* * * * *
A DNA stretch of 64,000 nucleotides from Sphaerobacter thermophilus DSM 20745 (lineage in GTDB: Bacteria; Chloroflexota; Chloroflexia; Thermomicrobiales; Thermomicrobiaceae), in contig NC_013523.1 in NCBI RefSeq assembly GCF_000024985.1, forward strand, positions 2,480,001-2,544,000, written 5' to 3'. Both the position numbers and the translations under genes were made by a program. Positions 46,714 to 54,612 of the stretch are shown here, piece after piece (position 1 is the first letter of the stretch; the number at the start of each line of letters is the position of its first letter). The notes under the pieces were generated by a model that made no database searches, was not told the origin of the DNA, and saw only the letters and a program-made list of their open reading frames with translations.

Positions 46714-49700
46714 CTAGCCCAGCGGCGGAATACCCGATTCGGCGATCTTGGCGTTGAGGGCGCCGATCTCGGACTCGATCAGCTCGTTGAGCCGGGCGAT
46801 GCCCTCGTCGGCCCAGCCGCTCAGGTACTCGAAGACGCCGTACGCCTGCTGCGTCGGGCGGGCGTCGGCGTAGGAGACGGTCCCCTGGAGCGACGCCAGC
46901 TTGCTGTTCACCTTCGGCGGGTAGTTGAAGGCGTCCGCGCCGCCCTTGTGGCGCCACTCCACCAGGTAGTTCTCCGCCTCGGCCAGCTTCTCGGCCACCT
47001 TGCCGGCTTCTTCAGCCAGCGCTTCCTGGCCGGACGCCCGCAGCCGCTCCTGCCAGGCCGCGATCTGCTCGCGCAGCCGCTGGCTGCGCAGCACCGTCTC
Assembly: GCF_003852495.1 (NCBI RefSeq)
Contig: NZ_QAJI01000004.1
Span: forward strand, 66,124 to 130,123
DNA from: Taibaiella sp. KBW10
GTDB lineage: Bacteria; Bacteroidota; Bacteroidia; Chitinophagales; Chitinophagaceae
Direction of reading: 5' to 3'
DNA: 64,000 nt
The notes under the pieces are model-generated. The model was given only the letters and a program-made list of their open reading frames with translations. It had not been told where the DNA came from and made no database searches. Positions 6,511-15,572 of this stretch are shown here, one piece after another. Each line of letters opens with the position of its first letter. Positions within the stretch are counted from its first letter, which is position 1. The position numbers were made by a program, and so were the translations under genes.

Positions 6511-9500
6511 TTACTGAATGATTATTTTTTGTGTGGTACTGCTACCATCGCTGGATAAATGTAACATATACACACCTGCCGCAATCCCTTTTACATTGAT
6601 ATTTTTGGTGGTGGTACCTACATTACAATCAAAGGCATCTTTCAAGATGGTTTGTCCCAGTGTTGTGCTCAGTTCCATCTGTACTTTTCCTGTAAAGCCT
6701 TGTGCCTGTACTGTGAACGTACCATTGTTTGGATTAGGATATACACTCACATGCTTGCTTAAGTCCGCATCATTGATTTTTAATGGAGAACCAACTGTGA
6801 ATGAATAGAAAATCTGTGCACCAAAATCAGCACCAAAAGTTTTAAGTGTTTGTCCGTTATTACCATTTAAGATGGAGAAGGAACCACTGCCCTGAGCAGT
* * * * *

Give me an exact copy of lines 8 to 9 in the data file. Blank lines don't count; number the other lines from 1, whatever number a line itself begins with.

Contig: NZ_QAJI01000004.1
Span: forward strand, 66,124 to 130,123